Quitting Smoking by Age Forty Limits Negative Health Effects

Quitting by 40 will stave off the lost decade a lifelong smoker should otherwise expect

For all of you out there who might be trying to quit smoking, a massive new study headed by researchers with the American Cancer Society, the National Cancer Institute and others brings some encouraging news: If you quit by by 40, you can avoid the worst of what is in store.

In a retrospective study, the scientists tried to isolate the effects of smoking on hundreds of thousands of people whose health has been tracked for some time over a fifty year window. What they found was that, though a lifetime of smoking will “cut at least 10 years” off your life, if you quit by the time you’re 40 then pretty much all of this damage will be avoided. Really, they found that quitting at any point is way, way better for your health than not quitting or than simply cutting down. But kicking the butt by 40 means that “nearly all the excess risk can be avoided.”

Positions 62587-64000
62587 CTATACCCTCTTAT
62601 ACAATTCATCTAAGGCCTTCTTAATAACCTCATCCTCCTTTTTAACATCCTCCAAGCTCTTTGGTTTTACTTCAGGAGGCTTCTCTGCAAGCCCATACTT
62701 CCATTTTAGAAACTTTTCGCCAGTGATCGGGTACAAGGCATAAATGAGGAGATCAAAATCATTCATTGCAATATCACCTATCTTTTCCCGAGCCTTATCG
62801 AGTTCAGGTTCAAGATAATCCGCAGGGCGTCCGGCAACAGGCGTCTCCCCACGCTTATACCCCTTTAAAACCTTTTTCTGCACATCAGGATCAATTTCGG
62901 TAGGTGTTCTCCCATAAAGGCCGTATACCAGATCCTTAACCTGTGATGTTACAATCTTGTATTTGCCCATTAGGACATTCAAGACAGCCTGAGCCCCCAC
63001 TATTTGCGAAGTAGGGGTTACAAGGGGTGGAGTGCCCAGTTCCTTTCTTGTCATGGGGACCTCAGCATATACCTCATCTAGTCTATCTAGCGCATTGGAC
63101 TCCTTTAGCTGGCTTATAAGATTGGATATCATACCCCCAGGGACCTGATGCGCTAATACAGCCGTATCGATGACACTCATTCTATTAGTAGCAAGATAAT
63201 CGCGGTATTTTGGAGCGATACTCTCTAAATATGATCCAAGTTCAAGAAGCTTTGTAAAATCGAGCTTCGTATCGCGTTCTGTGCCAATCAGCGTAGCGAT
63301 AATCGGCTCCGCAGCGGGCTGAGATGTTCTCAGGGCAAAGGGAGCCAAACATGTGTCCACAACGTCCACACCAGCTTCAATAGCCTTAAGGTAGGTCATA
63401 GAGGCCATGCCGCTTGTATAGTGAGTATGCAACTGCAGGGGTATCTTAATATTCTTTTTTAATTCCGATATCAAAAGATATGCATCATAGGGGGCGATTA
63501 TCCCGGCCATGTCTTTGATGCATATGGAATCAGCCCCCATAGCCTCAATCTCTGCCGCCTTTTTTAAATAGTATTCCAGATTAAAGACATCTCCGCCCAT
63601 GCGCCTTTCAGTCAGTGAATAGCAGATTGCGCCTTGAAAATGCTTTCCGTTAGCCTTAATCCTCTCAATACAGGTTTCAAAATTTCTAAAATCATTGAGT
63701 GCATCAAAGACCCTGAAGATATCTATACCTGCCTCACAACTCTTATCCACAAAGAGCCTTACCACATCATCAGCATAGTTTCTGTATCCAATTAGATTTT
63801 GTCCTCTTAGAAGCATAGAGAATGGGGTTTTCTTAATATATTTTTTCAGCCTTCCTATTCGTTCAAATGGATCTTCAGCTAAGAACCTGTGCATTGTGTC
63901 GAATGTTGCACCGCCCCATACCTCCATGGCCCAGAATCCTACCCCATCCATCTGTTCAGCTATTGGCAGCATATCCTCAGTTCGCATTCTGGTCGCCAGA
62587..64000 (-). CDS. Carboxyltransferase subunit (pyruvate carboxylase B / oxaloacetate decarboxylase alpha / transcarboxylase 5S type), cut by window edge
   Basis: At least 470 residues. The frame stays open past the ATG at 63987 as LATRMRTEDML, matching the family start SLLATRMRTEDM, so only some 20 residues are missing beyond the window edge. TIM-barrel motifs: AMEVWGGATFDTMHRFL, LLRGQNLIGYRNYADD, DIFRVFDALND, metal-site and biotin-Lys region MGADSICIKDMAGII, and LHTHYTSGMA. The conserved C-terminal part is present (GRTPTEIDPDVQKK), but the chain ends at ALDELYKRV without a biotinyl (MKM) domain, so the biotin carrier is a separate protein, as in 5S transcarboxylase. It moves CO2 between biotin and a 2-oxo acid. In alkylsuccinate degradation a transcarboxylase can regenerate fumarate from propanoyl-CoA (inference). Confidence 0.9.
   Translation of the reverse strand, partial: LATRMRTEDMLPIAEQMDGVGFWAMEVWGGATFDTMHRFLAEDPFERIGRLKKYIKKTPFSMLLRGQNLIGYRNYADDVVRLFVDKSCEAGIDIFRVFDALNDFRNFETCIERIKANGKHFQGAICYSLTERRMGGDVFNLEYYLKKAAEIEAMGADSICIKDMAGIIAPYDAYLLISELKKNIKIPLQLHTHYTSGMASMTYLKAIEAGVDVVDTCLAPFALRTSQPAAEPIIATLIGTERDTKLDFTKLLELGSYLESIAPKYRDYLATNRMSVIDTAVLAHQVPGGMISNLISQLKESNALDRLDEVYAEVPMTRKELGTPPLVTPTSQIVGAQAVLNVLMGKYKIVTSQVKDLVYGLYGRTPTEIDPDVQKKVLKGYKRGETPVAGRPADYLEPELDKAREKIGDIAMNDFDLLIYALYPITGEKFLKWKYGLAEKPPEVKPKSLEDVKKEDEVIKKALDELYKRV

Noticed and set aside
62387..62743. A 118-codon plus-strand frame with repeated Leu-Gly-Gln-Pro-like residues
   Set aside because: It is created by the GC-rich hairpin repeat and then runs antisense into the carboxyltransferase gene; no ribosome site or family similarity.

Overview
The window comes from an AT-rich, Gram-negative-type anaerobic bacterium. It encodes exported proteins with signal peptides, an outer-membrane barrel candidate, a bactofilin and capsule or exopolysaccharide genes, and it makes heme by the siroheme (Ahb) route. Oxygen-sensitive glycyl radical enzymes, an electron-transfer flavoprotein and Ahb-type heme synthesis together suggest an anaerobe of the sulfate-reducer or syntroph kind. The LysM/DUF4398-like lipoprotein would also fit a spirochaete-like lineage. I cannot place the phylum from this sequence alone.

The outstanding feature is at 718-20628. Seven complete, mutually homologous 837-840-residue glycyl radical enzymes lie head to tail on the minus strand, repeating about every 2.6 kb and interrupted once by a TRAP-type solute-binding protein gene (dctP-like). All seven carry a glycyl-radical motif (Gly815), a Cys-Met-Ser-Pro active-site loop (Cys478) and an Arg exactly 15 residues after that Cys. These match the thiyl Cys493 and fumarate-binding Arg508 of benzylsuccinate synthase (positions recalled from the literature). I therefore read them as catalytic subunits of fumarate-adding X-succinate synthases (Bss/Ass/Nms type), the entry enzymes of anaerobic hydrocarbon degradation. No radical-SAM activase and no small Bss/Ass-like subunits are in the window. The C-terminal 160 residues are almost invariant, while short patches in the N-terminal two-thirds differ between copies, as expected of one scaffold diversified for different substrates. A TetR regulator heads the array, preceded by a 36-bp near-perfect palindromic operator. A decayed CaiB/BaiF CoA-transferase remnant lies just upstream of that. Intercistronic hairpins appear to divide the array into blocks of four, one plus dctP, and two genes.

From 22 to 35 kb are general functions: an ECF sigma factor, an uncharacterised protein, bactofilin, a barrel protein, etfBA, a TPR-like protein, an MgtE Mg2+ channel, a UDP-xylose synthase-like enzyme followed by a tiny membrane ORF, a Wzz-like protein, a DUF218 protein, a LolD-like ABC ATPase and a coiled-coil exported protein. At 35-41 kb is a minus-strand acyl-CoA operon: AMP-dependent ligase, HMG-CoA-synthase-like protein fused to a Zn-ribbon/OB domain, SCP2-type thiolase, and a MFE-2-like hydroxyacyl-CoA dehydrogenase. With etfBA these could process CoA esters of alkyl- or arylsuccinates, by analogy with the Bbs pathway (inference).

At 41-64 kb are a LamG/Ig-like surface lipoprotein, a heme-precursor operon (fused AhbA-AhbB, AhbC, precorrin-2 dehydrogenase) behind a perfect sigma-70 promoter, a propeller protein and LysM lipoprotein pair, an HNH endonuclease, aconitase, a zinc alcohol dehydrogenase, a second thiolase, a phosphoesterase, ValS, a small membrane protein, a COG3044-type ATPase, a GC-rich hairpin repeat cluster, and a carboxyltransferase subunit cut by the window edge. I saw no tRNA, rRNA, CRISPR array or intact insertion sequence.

It is not, however, says the CBC, a magic switch : “The researchers cautioned it is not safe to smoke until 40 and then stop because the risk is still substantial.”

The Washington Post:

Most of the gains in life expectancy come because the twin risks of heart disease and stroke quickly drop after smoking ends. Both diseases occur as the byproducts of tobacco smoke trigger clotting in the arteries, a process that can rapidly reverse.

Damage to the lungs, meanwhile, takes longer to heal. “The risk for lung cancer doesn’t disappear and the risk of respiratory disease doesn’t disappear” in former smokers, said Jha. “But the acute risk for heart attack or stroke pretty much disappears.”

The findings fall in line with another study, published last year, described here by The Atlantic.

For those looking to shed their habit, Scienceline’s Taylor Kubota has a list of tips to help you out.

More from Smithsonian.com:

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